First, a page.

2014 Impact: A.J. Cole is the Nationals best upper-level pitching prospect. The righty owns at least a plus fastball which he can touch the mid to upper nineties with and does a good job of keeping the ball on the ground with his two-seamer. Cole’s other secondary pitches get mixed reviews and has a change-up and curve that are both works in progress that occasionally flash average to plus potential. Cole is adept at throwing strikes and commands his fastball well. He’ll begin 2014 in Double-A, but could move up to Triple-A in a hurry given the success he had there already late last season. Keep your expectations at a September call-up for now.

Reliever Aaron Barrett could find his way to the Majors this year. The 26-year old righty has moved through the system one level at a time, but is now coming off of a 26-save, 12.3 K/9 and 2.7 BB/9 season. The former 9th round draft pick will move up to Triple-A and has a shot at being a right-handed specialist reliever, given a plus slider, in the coming months.

Keeper League: Lucas Giolito feels like the next Dylan Bundy with the exception of having already recovered once from Tommy John surgery. At 19 years of age Giolito has perhaps already the best fastball in the minors and one of the best curves to boot and has a fair feel for throwing them for strikes. The righty’s changeup already flashes plus-potential too. Get on board now as Giolito is likely to be moved through the system at a rapid pace and could be up for a cup coffee as soon as 2015.

Sammy Solis has no experience above A+ ball, but has been to the Arizona Fall League on three separate occasions mostly attributable to recovering from Tommy John surgery. The lefty will move up to Double-A this year. Solis throws hard and changes speeds well, but struggled to make hitters swing in miss to the degree that they did prior to Tommy John surgery. More importantly for TJS recoverees, Solis’ good control had returned and there is hope for more as he builds arm strength this season. Long-term he profiles best as a third or fourth starter.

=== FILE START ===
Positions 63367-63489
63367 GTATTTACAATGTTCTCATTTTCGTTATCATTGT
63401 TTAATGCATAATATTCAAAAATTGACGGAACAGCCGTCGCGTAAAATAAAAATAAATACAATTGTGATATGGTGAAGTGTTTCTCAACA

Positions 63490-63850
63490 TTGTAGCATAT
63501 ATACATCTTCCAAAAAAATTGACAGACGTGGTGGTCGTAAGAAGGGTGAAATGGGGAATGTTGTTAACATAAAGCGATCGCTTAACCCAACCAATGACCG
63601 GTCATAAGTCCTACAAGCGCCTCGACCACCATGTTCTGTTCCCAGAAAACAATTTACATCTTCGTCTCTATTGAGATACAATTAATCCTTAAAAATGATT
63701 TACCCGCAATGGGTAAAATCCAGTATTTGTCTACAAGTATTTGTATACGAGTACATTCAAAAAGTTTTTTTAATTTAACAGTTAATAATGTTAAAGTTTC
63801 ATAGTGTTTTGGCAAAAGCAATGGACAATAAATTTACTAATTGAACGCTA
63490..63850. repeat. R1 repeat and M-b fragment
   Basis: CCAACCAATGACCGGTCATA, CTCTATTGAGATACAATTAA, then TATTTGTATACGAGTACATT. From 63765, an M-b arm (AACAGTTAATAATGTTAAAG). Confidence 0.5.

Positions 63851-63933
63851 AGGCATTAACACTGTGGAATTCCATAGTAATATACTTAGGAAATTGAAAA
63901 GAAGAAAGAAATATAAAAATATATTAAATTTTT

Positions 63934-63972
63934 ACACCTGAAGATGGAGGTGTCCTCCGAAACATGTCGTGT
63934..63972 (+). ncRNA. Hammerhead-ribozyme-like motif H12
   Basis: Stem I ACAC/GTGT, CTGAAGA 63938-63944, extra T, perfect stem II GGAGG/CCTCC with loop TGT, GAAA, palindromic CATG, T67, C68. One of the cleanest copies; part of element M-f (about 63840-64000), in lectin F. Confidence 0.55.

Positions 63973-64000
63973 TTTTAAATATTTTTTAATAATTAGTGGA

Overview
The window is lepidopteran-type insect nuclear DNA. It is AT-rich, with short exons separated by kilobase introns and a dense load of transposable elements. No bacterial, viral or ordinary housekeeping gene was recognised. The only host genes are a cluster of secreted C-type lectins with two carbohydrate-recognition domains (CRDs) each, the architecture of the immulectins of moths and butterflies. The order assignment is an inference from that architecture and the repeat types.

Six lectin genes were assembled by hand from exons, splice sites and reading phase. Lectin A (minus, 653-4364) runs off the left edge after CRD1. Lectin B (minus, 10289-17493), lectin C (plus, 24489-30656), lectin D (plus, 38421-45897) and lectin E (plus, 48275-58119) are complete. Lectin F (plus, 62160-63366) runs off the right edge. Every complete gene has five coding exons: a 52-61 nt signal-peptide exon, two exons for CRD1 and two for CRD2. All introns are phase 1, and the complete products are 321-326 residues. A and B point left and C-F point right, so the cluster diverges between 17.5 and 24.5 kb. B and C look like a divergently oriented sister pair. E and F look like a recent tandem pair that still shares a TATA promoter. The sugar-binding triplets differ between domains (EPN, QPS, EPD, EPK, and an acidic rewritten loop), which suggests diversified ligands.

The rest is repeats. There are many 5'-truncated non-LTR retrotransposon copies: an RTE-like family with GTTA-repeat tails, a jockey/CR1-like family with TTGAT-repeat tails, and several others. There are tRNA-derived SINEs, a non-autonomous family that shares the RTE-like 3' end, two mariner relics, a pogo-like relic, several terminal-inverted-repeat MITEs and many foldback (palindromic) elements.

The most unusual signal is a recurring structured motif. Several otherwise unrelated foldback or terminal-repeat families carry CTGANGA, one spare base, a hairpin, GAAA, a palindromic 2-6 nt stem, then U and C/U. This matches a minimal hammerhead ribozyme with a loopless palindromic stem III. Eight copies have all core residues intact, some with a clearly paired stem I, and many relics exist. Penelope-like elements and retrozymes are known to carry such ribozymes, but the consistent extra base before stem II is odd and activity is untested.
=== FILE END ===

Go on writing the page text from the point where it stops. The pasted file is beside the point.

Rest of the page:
2013 second round pick Jake Johansen showed his plus fastball in A-ball this season and also made strides with his curve and changeup too. The righty can reach triple-digits on his fastball and was able to show decent control of his pitches in rookie-ball, but was has a long way to go before he has true command of any. The most likely scenario has Johansen in the bullpen given his excellent sinking fastball and a potential out pitch in his curve.

Jefry Rodriguez made the hitter to pitcher conversion in 2012 and while still mostly a thrower, is improving his ability to find the strike zone. Like Johansen, he’s probably a reliever, but does offer an interesting mid-nineties fastball/curveball combination. The 20-year old will remain in the rotation as he moves up to full-season ball this year.

Wrapping Up: The Nationals system offers up one of the most intriguing arms in the game in Giolito. The righty is probably available in most NL keeper leagues and makes him one of the very top selections as a result. Cole has #2 or #3 level quality starter potential while Skole, if healthy, has the attributes to be a very similar, if not better player, to current first basemen Adam LaRoche. Drew Ward is an intriguing sleeper and a good last pick in NL only leagues if you are looking for upside. The Nationals are full of five-tool outfielders albeit with none deserving the “sure-thing” label. All have their weaknesses and barring injury there is little opportunity for the upper level ones to play in the Majors. Goodwin and Taylor have the most raw upside, but Souza of the group, may be the best balanced in terms of tools and applied skills.

Last Updated on Tuesday, 04 March 2014 01:38
2014 Minor League Outlook: The Indians PDF Print E-mail
The Prospector
Written by Rob Leibowitz   
Tuesday, 25 February 2014 00:00

Today, we continue our tour of the MLB farm systems from a 2014 impact as well as dynasty/keeper league standpoint with a scan of the Cleveland Indians.

Please be sure to check back as the pre-season progresses, as I will be updating these as necessary. All players who have retained rookie status are eligible for this series.

Keeper Leagues:
The Indians have become deeper in long-term catching prospects, particularly as a result of converting infielder Tony Wolters to the position. Formerly a shortstop, Wolters is a good athlete and is making the transition, though a work in progress, quite well. Offensively, Wolters’ ceiling is fairly limited, though possibly good enough to be considered for starting duty. To his credit, the lefty has gap power, solid bat speed, and a disciplined approach that should allow him to post decent on-base and batting average numbers, though exceeding single-digits in homers is unlikely.